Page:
I already mentioned in the last post that at OpenProject, we have been migrating our AngularJS 1.6 frontend to Angular 5 (now 6). This has been an ongoing effort over the past 6 months and has concluded in the past weeks.
This blog posts reflects on my experiences on the continuous ugprade process while maintaining a usable development branch that neither blocks integration testing nor development on other areas of the application.
Saturday, 22. September 2018
While upgrading and rewriting parts of our configuration AngularJS modals at OpenProject,
I needed to replace multiple modals with a single one that splits the configuration into separated tabs.
Users make changes to their configuration in each of these tabs, switching between them and save all changes alltogether.
Since each previous modal (now tab) already provided saving changes, It makes sense to keep that logic separated in the tabbed components and allow each tab to save their changes whenever the modal is closed.
For splitting a shared content area, Angular CDK offers us portals, and specifically, the
DomPortalOutlet to attach different components to a shared host element.
This is perfectly suited for tabs with isolated logic and templates you wish to switch between.
However when using the CDK outlets, each
ComponentOutlet creates and destroys component instances whenever attaching and detaching them. That means creating components each time you switch between tabs.
For performance reasons, this will likely be irrelevant due to the tab content being negligible. However, as components are reinstantiated, you will lose all logic isolation if you wish to modify and keep user-provided data in a tab which is being detached.
Of course you can work around that by passing and injecting a data store for each tab, but then processing that data (e.g. assume submitting changes when clicking save) again requires some level of isolation.
Instead, we can create an extended portal outlet which I dubbed
TabPortalOutlet that instantiates components as they are required, and keeps their instances around until the outlet is disposed.
Wednesday, 11. April 2018
There is a plethora of options available when trying to solve the sticky table header problem.
and a mixed bag with many packages doing something in between.
All these solutions share the same problem: They remove the table headers from the browser's own width computation. If you have dynamic tables with cells that may change their widths as we do with our inline-editing functionality in OpenProject, the changing cells width will break the header widths since they are not in sync.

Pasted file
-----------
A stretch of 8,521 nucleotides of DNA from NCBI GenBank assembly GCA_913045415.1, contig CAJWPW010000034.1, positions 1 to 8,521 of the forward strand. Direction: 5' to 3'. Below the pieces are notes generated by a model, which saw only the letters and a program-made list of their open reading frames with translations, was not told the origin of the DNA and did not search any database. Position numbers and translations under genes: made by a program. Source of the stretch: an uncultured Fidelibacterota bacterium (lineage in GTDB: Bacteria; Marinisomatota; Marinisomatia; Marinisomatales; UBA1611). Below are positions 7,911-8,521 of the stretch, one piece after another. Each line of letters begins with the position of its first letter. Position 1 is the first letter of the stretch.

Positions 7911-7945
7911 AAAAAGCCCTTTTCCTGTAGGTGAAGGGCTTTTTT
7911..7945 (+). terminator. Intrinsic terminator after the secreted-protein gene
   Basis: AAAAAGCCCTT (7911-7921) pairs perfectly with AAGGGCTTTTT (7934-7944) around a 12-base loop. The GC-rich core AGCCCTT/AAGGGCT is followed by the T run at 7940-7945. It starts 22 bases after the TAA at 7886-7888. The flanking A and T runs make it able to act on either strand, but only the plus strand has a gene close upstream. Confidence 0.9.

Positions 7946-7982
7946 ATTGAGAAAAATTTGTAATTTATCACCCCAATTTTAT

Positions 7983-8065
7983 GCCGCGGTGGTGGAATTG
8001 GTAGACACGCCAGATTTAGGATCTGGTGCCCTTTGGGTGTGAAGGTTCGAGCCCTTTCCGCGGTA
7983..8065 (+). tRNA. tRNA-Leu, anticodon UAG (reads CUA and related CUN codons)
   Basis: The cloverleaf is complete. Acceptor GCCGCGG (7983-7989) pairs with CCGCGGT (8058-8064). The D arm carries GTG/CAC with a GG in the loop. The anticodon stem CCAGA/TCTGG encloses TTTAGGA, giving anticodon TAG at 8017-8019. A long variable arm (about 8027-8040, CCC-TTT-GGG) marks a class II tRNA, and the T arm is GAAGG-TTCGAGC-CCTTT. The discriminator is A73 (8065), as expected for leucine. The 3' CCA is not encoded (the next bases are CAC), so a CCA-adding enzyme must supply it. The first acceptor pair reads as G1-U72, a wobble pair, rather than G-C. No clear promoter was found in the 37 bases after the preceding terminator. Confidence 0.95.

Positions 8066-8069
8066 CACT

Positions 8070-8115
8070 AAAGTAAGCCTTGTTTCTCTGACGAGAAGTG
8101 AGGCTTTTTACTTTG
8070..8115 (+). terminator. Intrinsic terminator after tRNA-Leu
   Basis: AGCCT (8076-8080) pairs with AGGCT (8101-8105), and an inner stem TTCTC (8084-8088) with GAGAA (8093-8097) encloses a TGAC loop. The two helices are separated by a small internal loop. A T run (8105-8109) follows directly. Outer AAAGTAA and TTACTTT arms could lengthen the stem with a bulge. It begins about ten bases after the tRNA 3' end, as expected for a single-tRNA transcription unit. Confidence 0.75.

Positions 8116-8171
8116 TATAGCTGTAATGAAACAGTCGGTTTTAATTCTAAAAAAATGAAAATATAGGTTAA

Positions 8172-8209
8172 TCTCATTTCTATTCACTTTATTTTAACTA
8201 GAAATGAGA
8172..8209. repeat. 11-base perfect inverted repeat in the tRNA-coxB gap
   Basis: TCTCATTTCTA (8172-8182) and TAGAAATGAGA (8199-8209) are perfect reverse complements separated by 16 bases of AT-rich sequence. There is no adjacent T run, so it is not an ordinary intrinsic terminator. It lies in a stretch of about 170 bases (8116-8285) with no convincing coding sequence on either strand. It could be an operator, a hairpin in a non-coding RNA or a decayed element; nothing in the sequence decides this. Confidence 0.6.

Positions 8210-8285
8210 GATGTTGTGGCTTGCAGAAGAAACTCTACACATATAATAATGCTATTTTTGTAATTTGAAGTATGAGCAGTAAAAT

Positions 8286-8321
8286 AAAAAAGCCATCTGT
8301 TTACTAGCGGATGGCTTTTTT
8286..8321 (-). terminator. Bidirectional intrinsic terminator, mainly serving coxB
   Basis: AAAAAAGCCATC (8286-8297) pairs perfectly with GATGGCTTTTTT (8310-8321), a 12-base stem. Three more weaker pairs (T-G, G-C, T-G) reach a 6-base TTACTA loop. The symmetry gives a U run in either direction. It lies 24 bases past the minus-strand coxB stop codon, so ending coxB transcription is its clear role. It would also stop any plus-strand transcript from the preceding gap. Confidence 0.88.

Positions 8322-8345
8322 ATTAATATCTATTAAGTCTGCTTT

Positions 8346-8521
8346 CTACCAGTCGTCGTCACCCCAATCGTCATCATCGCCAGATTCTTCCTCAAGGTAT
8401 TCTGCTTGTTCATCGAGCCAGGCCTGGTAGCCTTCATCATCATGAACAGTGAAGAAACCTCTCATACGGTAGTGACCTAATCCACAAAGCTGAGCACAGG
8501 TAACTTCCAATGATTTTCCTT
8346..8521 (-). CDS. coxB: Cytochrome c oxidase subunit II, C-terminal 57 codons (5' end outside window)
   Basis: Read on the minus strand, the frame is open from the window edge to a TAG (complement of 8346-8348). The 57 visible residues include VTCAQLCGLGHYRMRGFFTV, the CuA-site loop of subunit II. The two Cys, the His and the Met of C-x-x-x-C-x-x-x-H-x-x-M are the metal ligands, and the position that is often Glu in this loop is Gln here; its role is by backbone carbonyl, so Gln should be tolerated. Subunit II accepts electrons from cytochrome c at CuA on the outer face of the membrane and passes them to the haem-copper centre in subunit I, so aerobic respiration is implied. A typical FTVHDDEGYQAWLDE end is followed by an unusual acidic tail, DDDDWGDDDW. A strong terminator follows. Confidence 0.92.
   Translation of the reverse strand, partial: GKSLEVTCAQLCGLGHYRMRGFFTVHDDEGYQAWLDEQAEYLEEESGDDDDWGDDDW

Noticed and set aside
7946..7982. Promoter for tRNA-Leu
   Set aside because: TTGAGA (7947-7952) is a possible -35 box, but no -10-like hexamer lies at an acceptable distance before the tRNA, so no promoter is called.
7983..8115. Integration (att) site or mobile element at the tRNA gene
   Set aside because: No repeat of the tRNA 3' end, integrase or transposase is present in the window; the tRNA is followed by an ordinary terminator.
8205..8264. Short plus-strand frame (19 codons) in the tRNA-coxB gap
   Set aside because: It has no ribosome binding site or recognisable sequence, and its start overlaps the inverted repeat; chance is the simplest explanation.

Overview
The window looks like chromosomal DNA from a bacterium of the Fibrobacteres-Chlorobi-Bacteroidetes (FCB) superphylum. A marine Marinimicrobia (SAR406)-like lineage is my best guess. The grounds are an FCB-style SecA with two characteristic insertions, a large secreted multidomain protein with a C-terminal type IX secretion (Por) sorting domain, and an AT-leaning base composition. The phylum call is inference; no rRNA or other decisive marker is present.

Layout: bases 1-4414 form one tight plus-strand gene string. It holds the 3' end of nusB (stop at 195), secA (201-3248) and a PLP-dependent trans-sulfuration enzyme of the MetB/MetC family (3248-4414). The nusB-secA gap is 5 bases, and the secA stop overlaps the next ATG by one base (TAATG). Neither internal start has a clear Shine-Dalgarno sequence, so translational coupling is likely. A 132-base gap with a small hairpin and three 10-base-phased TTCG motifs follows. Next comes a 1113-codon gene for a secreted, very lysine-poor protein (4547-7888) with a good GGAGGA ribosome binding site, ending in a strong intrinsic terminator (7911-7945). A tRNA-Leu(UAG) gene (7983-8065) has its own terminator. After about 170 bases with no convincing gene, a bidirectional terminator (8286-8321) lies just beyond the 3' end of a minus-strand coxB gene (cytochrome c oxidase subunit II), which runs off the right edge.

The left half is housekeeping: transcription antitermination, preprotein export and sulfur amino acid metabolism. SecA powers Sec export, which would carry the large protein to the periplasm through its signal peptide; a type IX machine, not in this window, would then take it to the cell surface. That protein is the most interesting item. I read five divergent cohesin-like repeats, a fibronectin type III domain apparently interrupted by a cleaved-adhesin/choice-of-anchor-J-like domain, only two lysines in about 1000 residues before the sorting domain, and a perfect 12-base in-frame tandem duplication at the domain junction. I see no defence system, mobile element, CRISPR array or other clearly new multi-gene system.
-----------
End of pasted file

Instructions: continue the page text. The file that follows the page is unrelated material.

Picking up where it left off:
There is a draft spec for
a stickily positioning an element:
A few years ago,
position: sticky was available in Chrome when it still ran on webkit,
and Firefox introduced support with v32.0 back in 2014.
Chrome now recently introduced support for
position: sticky again in their own engine:
Read the original blog post here.
The interesting part is, in Chrome, sticky works on table header cells as well. This makes it the easiest CSS-only solution to sticky table headers that do not have the above width synchronization problem. If you plan to use it, there are some hefty caveats, however. Primarily, this concerns browser support.
Sunday, 20. August 2017
At a customer installation of OpenProject, Subversion is still widely as a document management solution. While I advocate against its use for large repositories of documents, its use in that area exists historically due to the availability of clients and well-known processes for many users in the area of software development.
User errors such as deleted files and folders occur regularly and can be fixed client side. The real trouble beings when we receive incidents of files being added to the repository by mistake.
Unlike Git, Subversion (by design) does not provide client-side means to rewrite history. On the server-side, there is an ancient change request on the Subversion project tracker with some discussions in the past decade, but it appears to be a hard problem and no real solution has been achieved thus far.
Instead of rewriting a single revision, you will have to play back the whole repository with a specific exclusion of the bad changesets.
Tuesday, 12. January 2016
For development environments with Docker, a fundamental requirement is the synchronization of host folders with a Docker container.
With it, a developer can employ the full power of the host to work on code locally, and instantly see these changes reflected inside the Docker container.
While Docker Compose includes a command to trivially define synchronized folders with the
volume command, development performance is impaired when the docker daemon is not running on the host itself—such as on OS X.
This post aims at giving an overview on the host volume performance impacts when running Docker on a non-Linux host.
This post assumes a basic understanding of the capabilities of Docker and Compose. This preceding post introduces the fundamentals of Docker if you are not familiar with the Docker stack yet.
Saturday, 30. May 2015
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